urldate = {2021-05-17},
      booktitle = {Proceedings of the 2021 {CHI} {Conference} on {Human} {Factors} in {Computing} {Systems}},
      publisher = {Association for Computing Machinery},
      author = {Lawo, Dennis and Neifer, Thomas and Esau, Margarita and Stevens, Gunnar},
      month = may,
      year = {2021},
      keywords = {ethics, consumer informatics, co-design, critical consumerism, food, recommender systems},
      pages = {1--13},
      }


    • Alizadeh, F., Stevens, G. & Esau, M. (2021)I Don’t Know, Is AI Also Used in Airbags?

      IN i-com, Vol. 20, Pages: 3–17 doi:doi:10.1515/icom-2021-0009
      [BibTeX] [Download PDF]

      @article{alizadeh_i_2021,
      title = {I {Don}’t {Know}, {Is} {AI} {Also} {Used} in {Airbags}?},
      volume = {20},
      url = {https://doi.org/10.1515/icom-2021-0009},
      doi = {doi:10.1515/icom-2021-0009},
      number = {1},
      journal = {i-com},
      author = {Alizadeh, Fatemeh and Stevens, Gunnar and Esau, Margarita},
      year = {2021},
      pages = {3--17},
      }

    2020


    • Esau, M., Lawo, D. & Gunnar, S. (2020)Really Smart Fridges: Investigating Sustainable Household Storage Practices

      [BibTeX] [Abstract] [Download PDF]

      For a long time now, the ’smart fridge‘ is promised to improve everyday life in private households, supporting healthy eating habits and sustainable food practices. However, current technology is still not widespread and limited in its functions. Similarly, researched prototypes are rather persuasive and not aligned with consumers‘ storage practices. We took a practice theoretical lens to investigate current storage practices and actual refrigerators. As follows we present our work in progress and first insights from our contextual inquiry.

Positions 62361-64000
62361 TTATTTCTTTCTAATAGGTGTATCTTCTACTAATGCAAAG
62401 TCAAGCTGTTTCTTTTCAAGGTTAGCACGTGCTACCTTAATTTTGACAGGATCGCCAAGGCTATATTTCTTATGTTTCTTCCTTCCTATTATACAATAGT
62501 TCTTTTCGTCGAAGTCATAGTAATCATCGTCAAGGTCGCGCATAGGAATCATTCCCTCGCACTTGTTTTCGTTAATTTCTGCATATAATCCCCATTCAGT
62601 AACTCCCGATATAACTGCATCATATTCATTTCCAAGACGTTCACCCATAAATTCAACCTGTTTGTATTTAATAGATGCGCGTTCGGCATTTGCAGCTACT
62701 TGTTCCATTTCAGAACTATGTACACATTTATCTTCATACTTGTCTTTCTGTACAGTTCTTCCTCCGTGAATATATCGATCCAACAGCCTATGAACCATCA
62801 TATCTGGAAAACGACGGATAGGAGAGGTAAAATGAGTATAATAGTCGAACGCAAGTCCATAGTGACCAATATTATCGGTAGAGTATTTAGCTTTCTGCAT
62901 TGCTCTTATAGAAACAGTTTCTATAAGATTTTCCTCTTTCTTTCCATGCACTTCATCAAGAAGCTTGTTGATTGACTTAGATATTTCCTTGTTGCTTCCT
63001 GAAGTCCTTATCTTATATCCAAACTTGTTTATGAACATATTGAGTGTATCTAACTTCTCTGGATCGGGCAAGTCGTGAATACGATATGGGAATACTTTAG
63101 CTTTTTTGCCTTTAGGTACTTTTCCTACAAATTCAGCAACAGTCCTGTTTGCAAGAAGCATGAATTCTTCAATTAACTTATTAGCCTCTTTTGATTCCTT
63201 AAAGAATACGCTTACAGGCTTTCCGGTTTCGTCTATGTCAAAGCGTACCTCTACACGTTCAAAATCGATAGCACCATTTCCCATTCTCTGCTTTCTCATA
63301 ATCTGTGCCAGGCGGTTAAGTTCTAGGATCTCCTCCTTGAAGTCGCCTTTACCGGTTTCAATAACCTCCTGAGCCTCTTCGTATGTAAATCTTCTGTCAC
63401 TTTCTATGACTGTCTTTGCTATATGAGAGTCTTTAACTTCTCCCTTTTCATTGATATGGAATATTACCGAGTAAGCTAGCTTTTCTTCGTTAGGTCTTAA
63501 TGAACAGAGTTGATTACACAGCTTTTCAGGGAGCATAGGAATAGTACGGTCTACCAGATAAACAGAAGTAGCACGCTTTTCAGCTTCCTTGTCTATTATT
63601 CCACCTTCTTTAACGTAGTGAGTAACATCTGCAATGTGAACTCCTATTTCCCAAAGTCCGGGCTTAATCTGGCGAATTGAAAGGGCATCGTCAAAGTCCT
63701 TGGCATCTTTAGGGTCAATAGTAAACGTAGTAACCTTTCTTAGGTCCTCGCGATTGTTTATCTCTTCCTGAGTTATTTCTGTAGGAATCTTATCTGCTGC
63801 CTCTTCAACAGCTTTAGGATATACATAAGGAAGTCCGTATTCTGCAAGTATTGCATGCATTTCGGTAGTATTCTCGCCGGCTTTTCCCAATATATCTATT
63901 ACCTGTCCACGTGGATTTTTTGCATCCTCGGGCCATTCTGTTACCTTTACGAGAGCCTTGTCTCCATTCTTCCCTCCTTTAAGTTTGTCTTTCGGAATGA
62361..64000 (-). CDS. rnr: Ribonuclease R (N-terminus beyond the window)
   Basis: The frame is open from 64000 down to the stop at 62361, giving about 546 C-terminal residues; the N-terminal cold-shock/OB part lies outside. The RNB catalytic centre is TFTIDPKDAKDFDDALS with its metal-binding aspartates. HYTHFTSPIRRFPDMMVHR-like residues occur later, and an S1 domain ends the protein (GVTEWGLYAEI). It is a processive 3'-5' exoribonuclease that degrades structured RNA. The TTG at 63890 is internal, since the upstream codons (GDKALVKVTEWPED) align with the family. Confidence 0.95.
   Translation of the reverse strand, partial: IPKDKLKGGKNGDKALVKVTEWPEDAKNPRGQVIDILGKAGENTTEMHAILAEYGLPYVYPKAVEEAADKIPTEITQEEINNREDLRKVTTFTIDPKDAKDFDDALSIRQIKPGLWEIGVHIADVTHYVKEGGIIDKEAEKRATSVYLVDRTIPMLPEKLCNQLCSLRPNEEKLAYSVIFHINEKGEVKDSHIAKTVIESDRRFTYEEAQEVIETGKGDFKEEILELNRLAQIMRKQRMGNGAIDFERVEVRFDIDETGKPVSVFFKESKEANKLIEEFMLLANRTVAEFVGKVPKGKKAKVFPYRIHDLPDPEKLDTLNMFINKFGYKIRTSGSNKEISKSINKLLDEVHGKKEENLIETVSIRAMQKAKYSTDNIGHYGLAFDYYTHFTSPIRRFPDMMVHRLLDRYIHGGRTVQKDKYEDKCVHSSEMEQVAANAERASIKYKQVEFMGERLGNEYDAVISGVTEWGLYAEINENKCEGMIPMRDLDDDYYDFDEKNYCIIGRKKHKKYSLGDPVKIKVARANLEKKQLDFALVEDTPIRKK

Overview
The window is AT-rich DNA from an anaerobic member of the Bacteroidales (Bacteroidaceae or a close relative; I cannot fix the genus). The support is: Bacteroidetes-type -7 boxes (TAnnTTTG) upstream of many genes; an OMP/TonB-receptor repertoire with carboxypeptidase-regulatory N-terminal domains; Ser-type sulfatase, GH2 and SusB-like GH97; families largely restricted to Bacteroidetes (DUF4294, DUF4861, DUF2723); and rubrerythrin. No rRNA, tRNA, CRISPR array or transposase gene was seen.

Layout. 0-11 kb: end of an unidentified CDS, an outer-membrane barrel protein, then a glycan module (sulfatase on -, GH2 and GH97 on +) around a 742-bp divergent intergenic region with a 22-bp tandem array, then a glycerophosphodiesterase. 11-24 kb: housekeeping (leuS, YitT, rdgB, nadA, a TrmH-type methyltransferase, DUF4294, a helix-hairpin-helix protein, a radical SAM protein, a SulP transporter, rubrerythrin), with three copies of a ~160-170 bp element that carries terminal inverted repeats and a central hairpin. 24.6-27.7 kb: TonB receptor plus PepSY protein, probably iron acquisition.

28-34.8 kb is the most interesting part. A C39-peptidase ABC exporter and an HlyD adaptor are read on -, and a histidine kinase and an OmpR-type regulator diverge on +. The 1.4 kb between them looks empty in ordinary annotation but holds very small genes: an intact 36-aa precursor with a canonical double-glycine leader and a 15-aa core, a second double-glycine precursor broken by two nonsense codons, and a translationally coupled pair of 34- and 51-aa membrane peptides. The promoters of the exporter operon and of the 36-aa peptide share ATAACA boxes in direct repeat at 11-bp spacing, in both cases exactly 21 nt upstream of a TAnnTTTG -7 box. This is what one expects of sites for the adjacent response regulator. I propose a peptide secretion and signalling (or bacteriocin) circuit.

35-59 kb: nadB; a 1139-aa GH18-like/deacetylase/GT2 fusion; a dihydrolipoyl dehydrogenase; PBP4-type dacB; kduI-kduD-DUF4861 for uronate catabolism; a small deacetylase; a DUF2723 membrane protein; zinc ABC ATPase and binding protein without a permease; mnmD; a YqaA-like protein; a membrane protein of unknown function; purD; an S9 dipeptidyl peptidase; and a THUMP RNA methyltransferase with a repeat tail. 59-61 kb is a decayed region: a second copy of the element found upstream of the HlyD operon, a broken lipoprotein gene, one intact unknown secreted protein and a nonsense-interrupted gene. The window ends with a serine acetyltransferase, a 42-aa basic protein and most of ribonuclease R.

@inproceedings{esau_really_2020,
      title = {Really {Smart} {Fridges}: {Investigating} {Sustainable} {Household} {Storage} {Practices}},
      url = {https://www.verbraucherinformatik.de/wp-content/uploads/2020/06/SmartFridges_ICT4S.pdf},
      abstract = {For a long time now, the 'smart fridge' is promised
      to improve everyday life in private households, supporting
      healthy eating habits and sustainable food practices. However,
      current technology is still not widespread and limited in its functions. Similarly, researched prototypes are rather persuasive and
      not aligned with consumers' storage practices. We took a practice
      theoretical lens to investigate current storage practices and actual
      refrigerators. As follows we present our work in progress and
      first insights from our contextual inquiry.},
      author = {Esau, Margarita and Lawo, Dennis and Gunnar, Stevens},
      month = jun,
      year = {2020},
      }


    • Lawo, D., Esau, M., Engelbutzeder, P. & Stevens, G. (2020)Going Vegan: The Role(s) of ICT in Vegan Practice Transformation

      IN Sustainability, Vol. 12, Pages: 5184 doi:10.3390/su12125184
      [BibTeX] [Abstract] [Download PDF]

      With the debate on climate change, topics of diet change and the reduction of animal products have become increasingly important in both public and academic discourses. However, sustainable ICT studies have so far focused on individual aspects, in particular investigating the criticized persuasive design approach. We argue for a broader perspective on the role(s) of ICT, one that helps in identifying opportunities to support consumer practice transformation, beyond motivational aspects. Based on retrospective interviews with 16 vegans, we argue to understand practice transformation as co-evolution of practices and ICT artefacts, as this perspective helps to understand how tensions arising from complex entanglements of practices, socio-material contexts, and communities can be resolved. Rather than a motivational process, we observe various roles of ICT artefacts co-evolving with practices: Ranging from initial irritation, to access to information about vegan practices, to the learning of vegan food literacy, to the negotiation of a vegan identity, and vegan norms at the intersection of the ‘odd’ and the ‘norm’.